type 44 (200QA) just won't stop :-( The braking is fine. The breaking is not.....
kentmclean at comcast.net
Sun Nov 27 06:07:28 PST 2011
David Michael wrote:
> Anyone have an old type 44 oil cooler and both hoses laying around
> gathering dust ;-)?
When my 1990 10V spewed oil for the 3rd time, I gave up on used parts
and went with an after market oil cooler. The Audifans Knowledgebase is
down and Web Archives can't show my old oil cooler page, so here it is
again (without images):
Replacing an Oil Cooler and Hoses
After two failures of the oil hoses on my '89 200 TQ, where the contents
of the sump were pumped out onto the ground (and earning my car the name
"Bad Puppy"), I decided to fix the problem once and for all. In my case,
the problem was a separation of the braided hose from the ferrule that
attaches it to the oil filter adapter. Age, road salt, and corrosion ad
done taken their toll.
There are a few approaches to fixing the problem:
New Audi OEM factory replacements -- very expensive. You may also
find the old fittings are frozen in place, and removing them might
destroy the oil cooler.
Non-Audi replacement hoses. Your local truck stop probably has a
hydraulics repair shop that can create new hoses for a lot less than
Audi. The Do-It-Yourself types can use AN fittings and hoses to make
their own. This approach still uses the old and questionable cooler.
A replacement oil cooler, available at most an local auto parts
store. The kit I bought included a new adapter (which I didn't use),
barbed fittings that screwed into the adapter, hose clamps, and about
10-feet (3 m) of hose. This is the solution I used.
I used a new Hayden Automotive Engine Oil Cooler
(http://www.haydenauto.com/engineoc.html), part number 459. I purchased
the kit at the local Pep Boys for US$79. Add about $10 for metal
strapping and some nuts and bolts, and the cost of my fix was under $100.
The new oil cooler is 12-3/4 x 7-1/2 x 3/4 inches (320mm x 190mm x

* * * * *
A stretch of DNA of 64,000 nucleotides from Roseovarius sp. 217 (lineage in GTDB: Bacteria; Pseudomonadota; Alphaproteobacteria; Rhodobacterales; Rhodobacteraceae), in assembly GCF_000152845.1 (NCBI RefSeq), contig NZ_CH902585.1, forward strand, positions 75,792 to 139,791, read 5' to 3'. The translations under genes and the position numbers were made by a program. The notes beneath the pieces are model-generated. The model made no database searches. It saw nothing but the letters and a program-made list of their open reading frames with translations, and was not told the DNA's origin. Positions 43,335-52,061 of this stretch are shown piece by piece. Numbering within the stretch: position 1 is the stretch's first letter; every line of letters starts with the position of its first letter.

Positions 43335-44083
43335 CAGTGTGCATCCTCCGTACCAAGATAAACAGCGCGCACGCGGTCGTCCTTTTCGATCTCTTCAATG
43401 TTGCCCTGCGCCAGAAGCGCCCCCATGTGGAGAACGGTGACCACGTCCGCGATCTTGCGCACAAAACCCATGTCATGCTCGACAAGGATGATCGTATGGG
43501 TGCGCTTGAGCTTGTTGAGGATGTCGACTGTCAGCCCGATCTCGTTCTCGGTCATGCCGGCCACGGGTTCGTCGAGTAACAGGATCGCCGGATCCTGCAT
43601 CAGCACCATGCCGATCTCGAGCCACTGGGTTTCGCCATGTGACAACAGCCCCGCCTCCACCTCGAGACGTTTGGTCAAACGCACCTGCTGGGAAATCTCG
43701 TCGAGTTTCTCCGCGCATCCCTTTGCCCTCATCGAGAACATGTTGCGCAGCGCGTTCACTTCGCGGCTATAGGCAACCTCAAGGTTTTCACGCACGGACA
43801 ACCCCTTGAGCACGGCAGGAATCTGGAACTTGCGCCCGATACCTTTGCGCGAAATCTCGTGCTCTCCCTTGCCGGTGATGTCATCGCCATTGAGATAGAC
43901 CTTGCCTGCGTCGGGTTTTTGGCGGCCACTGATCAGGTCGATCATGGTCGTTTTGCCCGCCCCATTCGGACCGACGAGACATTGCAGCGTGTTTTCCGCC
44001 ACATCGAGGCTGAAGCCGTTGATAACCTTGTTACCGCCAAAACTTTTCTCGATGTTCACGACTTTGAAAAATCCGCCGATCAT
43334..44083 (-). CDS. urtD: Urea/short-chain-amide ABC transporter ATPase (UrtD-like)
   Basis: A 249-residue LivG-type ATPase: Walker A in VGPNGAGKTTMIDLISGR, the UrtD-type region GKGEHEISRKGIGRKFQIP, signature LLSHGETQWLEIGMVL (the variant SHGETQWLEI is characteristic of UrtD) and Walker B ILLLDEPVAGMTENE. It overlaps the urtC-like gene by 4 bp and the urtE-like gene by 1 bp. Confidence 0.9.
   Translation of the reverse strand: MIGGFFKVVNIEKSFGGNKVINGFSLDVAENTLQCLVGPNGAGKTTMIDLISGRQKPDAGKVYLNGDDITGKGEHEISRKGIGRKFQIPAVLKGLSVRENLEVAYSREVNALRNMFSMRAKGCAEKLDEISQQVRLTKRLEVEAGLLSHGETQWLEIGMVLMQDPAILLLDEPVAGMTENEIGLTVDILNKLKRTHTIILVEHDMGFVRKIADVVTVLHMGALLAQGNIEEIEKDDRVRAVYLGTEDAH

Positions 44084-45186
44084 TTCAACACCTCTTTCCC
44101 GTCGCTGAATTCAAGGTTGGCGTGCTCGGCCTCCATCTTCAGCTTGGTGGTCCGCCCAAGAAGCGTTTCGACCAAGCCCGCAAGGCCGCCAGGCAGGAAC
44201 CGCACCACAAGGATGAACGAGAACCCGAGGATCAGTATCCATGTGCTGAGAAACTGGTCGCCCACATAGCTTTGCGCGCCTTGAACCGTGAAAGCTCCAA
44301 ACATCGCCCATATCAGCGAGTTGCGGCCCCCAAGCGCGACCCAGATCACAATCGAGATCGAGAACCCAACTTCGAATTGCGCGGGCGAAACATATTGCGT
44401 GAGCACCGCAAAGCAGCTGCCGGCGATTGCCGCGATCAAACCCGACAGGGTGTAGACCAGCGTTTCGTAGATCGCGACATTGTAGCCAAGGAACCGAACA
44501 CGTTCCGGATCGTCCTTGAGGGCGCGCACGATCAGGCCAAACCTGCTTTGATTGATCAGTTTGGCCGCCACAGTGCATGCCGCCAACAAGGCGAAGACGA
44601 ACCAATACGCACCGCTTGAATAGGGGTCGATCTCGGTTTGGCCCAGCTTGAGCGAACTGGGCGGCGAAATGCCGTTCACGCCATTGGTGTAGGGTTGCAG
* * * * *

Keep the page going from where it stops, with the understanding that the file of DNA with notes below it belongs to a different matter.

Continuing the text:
19mm), with 1/2-inch (13mm) push-on fittings. It is bigger but thinner
than the original Audi part. When offered up to the opening vacated by
the old oil cooler, it fit perfectly when positioned horizontally. The
air duct for the old cooler would direct air at and over the new cooler,
so that's where I decided to put it.
ALERT! Disclaimer: Work on your car at your own risk. Although this
solution worked for the author, he cannot guarantee that it will work
1. Remove the Old Parts
Before starting, drain the engine oil. In my case, there was nothing
left in the sump to worry about.
The old oil cooler came out without much trouble. First take the oil
hoses come off using a 27mm wrench. Since I wasn't reusing the fittings,
I used a pipe wrench. With the hoses off, you should see two adapters
fitted to the oil filter housing. Remove them using a 23mm wrench.
Again, a pipe wrench works in a pinch. The oil cooler should come out
with the hoses. You should also remove the ducting that feeds cool air
to the oil cooler.
You should be left with just the oil filter adapter that has two
threaded openings for the oil cooler lines.
2. Install the Fittings
The adapter fittings that come with the new oil cooler are English